DEFINITION of ‘Per Transaction Fees’
An expense a business must pay each time it processes a customer’s credit or debit card transaction. Per transaction fees vary by merchant service provider, but typically range from 0.5% to 5.0% of the transaction amount plus $0.20 to $0.30 per transaction. If a customer charges $100, the merchant’s fee to process the transaction might be as little as $0.70 or as high as $5.30. A merchant who expects to receive lots of credit or debit card payments should shop around for a service provider with low per transaction fees.
BREAKING DOWN ‘Per Transaction Fees’
Per transaction fees are partly set by the payment card company — MasterCard, Visa, Discover or American Express — and partly set by the merchant services provider. The payment card company fees, also called wholesale fees, aren’t negotiable and don’t vary, but the service provider fees do. Service provider transaction fees fall into one of three categories: interchange plus, tiered or subscription. The interchange plus structure lists the payment card company fees and service provider fees separately on the merchant’s monthly statement. The tiered structure assesses different fees based on the transaction type, such as in person versus online. Subscription fees are assessed on a monthly or annual basis. Per transaction fees compensate the financial services companies that process payment card transactions.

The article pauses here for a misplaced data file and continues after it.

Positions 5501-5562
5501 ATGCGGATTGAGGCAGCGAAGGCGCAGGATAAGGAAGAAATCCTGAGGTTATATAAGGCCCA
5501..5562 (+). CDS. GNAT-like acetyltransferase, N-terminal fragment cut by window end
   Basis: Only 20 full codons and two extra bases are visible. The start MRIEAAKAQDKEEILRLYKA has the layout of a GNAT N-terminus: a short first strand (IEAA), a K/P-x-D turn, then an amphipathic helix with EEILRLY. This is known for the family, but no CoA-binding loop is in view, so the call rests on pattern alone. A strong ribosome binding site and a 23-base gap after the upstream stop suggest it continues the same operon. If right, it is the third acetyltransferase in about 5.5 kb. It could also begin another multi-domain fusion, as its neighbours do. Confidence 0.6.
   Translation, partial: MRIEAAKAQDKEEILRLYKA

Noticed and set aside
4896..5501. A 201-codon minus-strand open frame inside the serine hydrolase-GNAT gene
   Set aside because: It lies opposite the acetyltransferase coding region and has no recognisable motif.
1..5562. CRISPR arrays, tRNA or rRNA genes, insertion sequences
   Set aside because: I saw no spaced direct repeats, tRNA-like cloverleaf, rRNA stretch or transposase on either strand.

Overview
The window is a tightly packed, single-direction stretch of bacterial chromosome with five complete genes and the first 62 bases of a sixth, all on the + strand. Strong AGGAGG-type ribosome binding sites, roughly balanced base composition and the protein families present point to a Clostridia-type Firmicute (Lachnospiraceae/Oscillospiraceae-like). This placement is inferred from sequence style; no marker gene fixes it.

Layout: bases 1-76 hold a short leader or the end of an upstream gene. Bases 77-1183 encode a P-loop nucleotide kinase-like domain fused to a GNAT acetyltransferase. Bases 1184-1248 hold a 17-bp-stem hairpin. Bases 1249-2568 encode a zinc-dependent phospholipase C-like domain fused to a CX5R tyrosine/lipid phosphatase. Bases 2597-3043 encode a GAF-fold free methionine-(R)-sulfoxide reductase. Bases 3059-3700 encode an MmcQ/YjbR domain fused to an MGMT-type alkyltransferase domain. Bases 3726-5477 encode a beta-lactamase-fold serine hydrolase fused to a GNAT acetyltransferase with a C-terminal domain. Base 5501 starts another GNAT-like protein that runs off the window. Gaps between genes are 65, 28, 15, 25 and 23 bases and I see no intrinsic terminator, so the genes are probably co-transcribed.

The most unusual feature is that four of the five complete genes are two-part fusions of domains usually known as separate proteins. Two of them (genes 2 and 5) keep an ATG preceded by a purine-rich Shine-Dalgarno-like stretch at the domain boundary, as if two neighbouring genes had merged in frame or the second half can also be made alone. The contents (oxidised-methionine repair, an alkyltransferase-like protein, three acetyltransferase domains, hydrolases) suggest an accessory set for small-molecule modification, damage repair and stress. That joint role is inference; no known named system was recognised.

Per transaction fees aren’t the only fees merchants must pay to accept payment cards from their customers; merchants also might pay annual fees, terminal fees or network fees. It depends on the payment processor’s contract terms and what the merchant is able to negotiate with the processor.
Per transaction fees are the reason why some merchants impose a minimum that customers must spend if they want to pay with a credit or debit card. It doesn’t make sense for a merchant to let a customer charge 50 cents to a credit card when they will pay 30 cents to process the transaction. It’s common, and perfectly permissible, for merchants to set a $5 or $10 minimum for credit and debit card transactions. Smaller merchants who are less able to absorb excess credit card fees are more likely to impose these minimums. Smaller merchants are also more likely to set minimums because they don’t have the volume of transactions required to earn the discounts that payment processors offer to large, high-volume merchants.